I'd been rather torn about reading James' novel... I don't generally read pastiche, especially when it's based on favourite books and characters. "Pride and Prejudice and Zombies"? No. Just no. On the other hand, if anyone could write an intelligent P & P style book a la Austen, it would be P. D. James. She is- or rather, was (she died in 2014, aged 94) -a skilled writer and a sharp-witted, feisty woman. If you have a few minutes to spare, you should really check out her 2008 radio interview with the Director General of the BBC. Well into her eighties, James takes him to task for the wastrel ways of the public broadcaster. Armed with facts and in her brisk, forthright manner, she refutes his every excuse with ease, leaving the Director General floundering. It's a masterful performance, and one could almost imagine her as an Austenian Dowager, gleefully squelching the pretensions of a hapless upstart.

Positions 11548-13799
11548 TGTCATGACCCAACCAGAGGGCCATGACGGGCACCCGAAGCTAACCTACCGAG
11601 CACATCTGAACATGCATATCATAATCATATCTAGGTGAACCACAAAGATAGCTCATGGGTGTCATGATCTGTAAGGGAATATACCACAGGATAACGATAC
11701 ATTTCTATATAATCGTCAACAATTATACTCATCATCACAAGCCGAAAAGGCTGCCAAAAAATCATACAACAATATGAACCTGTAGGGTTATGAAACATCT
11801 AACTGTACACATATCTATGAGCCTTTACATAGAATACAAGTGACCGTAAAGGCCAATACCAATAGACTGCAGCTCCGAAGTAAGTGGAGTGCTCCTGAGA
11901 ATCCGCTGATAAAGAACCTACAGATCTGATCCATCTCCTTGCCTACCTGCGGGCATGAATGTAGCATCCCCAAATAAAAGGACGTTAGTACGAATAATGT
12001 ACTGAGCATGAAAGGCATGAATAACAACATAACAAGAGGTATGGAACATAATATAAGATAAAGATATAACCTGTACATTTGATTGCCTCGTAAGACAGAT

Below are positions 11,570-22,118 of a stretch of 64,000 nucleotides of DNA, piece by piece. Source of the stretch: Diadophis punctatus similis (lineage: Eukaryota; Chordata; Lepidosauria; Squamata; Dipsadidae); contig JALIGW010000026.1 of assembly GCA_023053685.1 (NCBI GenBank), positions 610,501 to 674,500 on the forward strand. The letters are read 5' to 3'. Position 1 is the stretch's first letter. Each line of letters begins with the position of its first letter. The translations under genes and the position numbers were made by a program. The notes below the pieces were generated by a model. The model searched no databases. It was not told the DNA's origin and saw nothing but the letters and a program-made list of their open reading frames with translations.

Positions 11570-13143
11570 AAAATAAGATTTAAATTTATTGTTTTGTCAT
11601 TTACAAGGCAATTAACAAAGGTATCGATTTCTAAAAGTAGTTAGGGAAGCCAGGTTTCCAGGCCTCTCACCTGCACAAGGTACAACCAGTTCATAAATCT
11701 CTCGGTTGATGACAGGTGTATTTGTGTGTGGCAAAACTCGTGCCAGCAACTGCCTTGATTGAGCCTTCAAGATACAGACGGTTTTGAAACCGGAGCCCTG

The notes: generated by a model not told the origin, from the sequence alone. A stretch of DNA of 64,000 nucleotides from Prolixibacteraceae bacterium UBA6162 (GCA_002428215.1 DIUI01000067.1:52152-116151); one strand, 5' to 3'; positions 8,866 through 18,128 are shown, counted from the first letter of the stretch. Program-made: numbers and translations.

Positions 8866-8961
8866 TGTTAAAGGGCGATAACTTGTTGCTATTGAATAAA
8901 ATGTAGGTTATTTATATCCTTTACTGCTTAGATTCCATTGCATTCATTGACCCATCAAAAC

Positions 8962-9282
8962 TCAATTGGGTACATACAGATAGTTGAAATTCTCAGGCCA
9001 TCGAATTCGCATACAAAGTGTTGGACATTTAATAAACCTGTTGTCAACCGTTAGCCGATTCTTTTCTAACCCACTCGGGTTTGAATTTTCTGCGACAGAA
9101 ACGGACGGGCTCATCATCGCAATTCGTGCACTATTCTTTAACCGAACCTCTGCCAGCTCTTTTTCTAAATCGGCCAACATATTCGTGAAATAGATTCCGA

Despite my admiration for her, though, I was still hesitant about picking up "Death Comes To Pemberley". I frequently don't like sequels, even when they're written by the same author, so what were the odds of my enjoying this one written by someone else almost 200 years after the original? Just after Easter, however, I found a copy in a used book store and decided to throw caution to the wind. After all, I reasoned, even if I hated it, I wouldn't have wasted much money on it. Fortunately, I didn't hate it.